Portman Co-Chairs Senate Foreign Relations Committee Hearing, Hears How the U.S. Can Better Support Those Fighting Back Against Authoritarian Governments Around the World
WASHINGTON, D.C. – At a Senate Foreign Relations Committee hearing, U.S. Senator Rob Portman (R-OH) heard testimony from several women, who at the risk of their own safety and the safety of their loved ones, continue to advocate against the authoritarian regimes in their countries. Senator Portman asked what more the United States could do to support those in authoritarian countries, like Cuba, Iran, China, etc. who are speaking out and fighting for democracy. The witnesses asked that the United States become more active in the fight for freedom abroad and suggested that the U.S. ensure access to information via the Internet so individuals could have access to the, free world. The witnesses also discussed efforts to increase sanctions on malign government officials and leaders which would then create hardships for both them and their families.
A transcript of Senator Portman’s opening statement and questioning can be found below. A video of Senator Portman’s opening remarks can be found here and a video of Senator Portman’s questioning can be found here.
“Thank you, Mr. Chairman. Thanks for holding this very important hearing and for your strong statement you just made with regard to what is happening on the streets in Iran today, following the death of Masha Amini at the hands of the morality police. I look forward to talking more about that with our witnesses. According to Global Democracy Indexes, countries like Russia, China, Iran, Cuba, and others, are exporting their authoritarian models of government to other countries and eroding democracies around the world. We’ve certainly seen this attempt in Ukraine. They’re doing it to undermine these democratic countries and the freedoms that they find offensive. But also, to strengthen their own countries. And as these authoritarian countries continue to oppress their citizens, it is often the women in those countries who suffer the greatest, as our witnesses will tell us today. It’s evident that we are at a critical point where democracies around the world are being tested. And the United States has a duty to continue to lead to ensure those who are speaking out against authoritarian regimes know that we have their back. They have our support. Before us today we have three brave women who have courageously stood up to speak out against their oppressive regimes in their home countries. Many of them have done this at great risk to themselves, to their families, to their friends. It can be difficult for Americans to comprehend what you have gone through. In the United States, we often take our freedoms for granted so the thought that someone would need to risk her life just to advocate for the basic rights that we enjoy here, is a foreign concept for many of us.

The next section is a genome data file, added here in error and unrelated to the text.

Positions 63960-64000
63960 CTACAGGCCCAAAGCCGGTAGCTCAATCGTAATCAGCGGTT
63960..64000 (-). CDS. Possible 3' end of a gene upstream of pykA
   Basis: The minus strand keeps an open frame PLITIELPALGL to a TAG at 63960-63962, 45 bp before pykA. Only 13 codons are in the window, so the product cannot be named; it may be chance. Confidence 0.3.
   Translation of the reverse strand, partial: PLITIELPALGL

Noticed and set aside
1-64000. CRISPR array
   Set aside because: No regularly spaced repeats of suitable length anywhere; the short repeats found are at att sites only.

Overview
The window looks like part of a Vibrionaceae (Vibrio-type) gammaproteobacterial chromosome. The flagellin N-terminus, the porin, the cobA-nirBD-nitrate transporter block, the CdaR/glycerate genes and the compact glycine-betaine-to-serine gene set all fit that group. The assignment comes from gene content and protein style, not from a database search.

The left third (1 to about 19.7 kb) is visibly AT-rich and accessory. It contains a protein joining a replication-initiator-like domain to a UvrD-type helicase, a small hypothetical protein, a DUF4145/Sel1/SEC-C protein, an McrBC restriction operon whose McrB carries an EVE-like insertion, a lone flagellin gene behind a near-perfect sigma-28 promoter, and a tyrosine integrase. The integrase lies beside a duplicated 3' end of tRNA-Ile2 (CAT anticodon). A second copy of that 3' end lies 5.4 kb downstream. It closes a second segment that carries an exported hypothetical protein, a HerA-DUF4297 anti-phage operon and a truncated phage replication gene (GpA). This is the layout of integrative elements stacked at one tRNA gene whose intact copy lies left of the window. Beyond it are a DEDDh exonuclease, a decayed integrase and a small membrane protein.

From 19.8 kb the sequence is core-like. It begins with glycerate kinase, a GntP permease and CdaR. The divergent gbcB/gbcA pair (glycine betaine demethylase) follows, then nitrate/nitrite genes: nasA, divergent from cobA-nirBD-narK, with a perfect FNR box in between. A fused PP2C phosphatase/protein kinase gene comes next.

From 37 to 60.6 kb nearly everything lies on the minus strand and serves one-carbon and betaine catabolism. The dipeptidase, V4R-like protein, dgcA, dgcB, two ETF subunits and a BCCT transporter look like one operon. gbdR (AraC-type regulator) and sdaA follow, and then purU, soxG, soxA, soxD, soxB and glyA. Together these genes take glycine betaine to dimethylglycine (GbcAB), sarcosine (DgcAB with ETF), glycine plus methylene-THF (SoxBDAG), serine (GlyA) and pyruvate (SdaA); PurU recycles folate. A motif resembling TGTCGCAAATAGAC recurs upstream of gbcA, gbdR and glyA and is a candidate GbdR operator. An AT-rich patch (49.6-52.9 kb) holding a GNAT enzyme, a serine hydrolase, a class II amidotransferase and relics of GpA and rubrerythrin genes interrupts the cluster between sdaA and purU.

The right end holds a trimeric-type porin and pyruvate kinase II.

“Our first witness is Rosa Maria Paya Acevedo. After her father’s death in 2012, which was widely suspected to be the work of the Cuban government, Ms. Paya Started Cuba Decide, a grassroots organization to promote true democracy in Cuba. With her organization, she’s carried the torch of liberty from her father, to advocate for real democratic reform in a country that has not known democracy in decades. Before us today, we also have Jewher Ilham, an Uyghur rights champion and passionate advocate against forced labor. In 2013, Ms. Ilham was forced to watch her father be arrested and taken away by Chinese authorities in front of her. He was then given a life sentence on trumped-up charges and Ms. Ilham has dedicated her life since then for advocating for the rights of the Uyghur people. At just 28-years old, she testified before the UN General Assembly, has been published and quoted in numerous international media outlets, and in 2019, she delivered the key note address at The Ministerial to Advance Religious Freedom. Finally, we have Roya Hakakian, an Iranian-American poet and strong advocate for the rights of the Iranian people. For 43 years, Iran has been under the oppressive rule of the Mullahs who have consistently instructed and denied the people’s basic rights including freedom of assembly, freedom of religion, freedom of speech, and of course the right to choose their own leaders in a fair, democratic process. Ms. Hakakian has been such an advocate for these rights and she has even been targeted for it by Iranian government operatives here in the United States. Again, I’d like to thank these brave witnesses for being willing to discuss the important work they are doing on this issue and we look forward to hearing from each and every one of you. Thank you, Mr. Chairman.”